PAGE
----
444 Pages 155 B/W Illustrations
    by CRC Press

    444 Pages 155 B/W Illustrations
    by CRC Press

    Since the turn of the twenty-first century, applications of ion mobility spectrometry (IMS) have diversified, expanding their utility in the military and security spheres and entering the realms of clinical practice and pharmaceutical exploration. Updated and expanded, the third edition of Ion Mobility Spectrometry begins with a comprehensive discussion of the fundamental theory and practice of IMS. Divided into four sections—Overview, Technology, Fundamentals, and Applications—the authors treat innovations and advances in all aspects of IMS in a fresh, thorough, and revised format.


    • Introduces the definitions, theory, and practice of IMS and summarizes its history from the beginnings of the study of ions to present commercial and scholarly activities
    • Presents the technology of IMS from a measurement perspective—covering inlet through ion formation, ion injection, electric fields, drift tube structures, and detectors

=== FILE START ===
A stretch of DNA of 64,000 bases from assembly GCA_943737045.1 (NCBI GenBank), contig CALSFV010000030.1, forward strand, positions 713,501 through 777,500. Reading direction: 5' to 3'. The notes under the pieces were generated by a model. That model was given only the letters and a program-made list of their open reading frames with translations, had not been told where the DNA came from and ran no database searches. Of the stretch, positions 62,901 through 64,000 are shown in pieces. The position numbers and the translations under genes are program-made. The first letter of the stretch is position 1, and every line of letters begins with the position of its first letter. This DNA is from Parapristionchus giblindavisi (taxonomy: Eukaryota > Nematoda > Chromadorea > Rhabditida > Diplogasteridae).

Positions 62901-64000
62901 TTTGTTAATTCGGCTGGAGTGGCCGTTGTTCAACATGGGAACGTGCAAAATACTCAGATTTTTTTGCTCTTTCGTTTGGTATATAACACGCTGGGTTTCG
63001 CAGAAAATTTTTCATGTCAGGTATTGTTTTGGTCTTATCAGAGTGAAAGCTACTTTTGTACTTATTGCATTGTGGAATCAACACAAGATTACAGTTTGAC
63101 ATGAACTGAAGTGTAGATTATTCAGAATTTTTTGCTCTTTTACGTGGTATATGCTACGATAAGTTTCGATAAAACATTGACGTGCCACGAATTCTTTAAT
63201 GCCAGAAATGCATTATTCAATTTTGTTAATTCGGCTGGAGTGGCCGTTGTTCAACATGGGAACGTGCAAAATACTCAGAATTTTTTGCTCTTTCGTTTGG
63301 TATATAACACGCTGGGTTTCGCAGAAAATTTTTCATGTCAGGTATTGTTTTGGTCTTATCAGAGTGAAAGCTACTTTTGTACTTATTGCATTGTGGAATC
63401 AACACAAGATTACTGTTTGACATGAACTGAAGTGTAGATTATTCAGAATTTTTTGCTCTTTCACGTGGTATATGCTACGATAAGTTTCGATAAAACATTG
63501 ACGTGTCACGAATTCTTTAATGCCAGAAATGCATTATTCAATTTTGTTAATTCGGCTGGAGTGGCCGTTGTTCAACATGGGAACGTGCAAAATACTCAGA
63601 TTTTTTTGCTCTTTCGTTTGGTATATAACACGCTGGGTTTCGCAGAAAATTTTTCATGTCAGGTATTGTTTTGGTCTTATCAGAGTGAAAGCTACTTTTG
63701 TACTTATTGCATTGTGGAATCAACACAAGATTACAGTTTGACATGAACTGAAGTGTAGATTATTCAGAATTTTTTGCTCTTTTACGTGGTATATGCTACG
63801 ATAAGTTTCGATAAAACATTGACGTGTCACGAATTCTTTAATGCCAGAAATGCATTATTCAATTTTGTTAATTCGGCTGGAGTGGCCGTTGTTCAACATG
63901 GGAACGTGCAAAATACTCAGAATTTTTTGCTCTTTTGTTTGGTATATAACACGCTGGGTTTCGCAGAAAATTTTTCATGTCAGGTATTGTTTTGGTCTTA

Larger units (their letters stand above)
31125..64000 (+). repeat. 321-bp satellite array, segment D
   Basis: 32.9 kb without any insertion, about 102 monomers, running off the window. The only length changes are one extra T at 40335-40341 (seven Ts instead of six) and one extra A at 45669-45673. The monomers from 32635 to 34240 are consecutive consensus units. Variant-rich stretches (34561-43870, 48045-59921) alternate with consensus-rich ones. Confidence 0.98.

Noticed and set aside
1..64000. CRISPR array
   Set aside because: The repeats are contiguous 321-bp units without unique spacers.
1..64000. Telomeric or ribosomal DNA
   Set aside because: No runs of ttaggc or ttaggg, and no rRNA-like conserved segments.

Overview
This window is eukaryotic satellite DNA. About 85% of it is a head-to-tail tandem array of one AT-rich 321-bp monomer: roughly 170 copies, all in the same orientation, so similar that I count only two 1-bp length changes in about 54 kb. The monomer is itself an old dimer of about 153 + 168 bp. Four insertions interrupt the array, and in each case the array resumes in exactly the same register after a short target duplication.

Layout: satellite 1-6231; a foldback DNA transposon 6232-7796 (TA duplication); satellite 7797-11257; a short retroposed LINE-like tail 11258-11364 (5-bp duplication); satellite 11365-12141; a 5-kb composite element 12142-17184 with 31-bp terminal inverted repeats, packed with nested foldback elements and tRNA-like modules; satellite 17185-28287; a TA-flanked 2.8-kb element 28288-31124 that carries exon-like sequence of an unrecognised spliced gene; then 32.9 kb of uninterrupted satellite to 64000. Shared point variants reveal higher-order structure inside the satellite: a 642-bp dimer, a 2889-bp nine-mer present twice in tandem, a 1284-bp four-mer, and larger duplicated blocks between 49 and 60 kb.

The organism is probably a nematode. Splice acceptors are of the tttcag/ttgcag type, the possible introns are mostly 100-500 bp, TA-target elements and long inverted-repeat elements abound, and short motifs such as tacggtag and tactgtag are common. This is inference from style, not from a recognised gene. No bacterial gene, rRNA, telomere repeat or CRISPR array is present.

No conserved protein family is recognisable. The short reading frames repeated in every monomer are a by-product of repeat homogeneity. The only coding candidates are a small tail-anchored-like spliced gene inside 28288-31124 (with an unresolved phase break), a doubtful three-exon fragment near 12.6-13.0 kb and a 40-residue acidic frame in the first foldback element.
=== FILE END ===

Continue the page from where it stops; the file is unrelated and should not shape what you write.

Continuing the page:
• Covers the end results of measurement, the mobility spectrum, and the transformative trend of ion mobility: mass spectrometry
    • Discusses the influence on the experimental parameters on the mobility of ions

    Mobility-based methods are no longer restricted to volatile substances and indeed the many benefits of this technology—simplicity, convenience, and the low cost of technology—have become recognized as meritorious in a wide range of uses. This is also true for the advantages of measurements—high speed, distinctive spectral features, and operation in ambient pressure with thermalized ions. Ion Mobility Spectrometry, Third Edition serves specialists in the field of IMS who are interested in the potential of recent developments and researchers, engineers, and students who want a comprehensive overview of this technology.

    Introduction to Ion Mobility Spectrometry
    Methods of Ion Mobility Spectrometry
    Emerging Patterns in the Development of Ion Mobility Methods Summary Comments

    History of Ion Mobility Spectrometry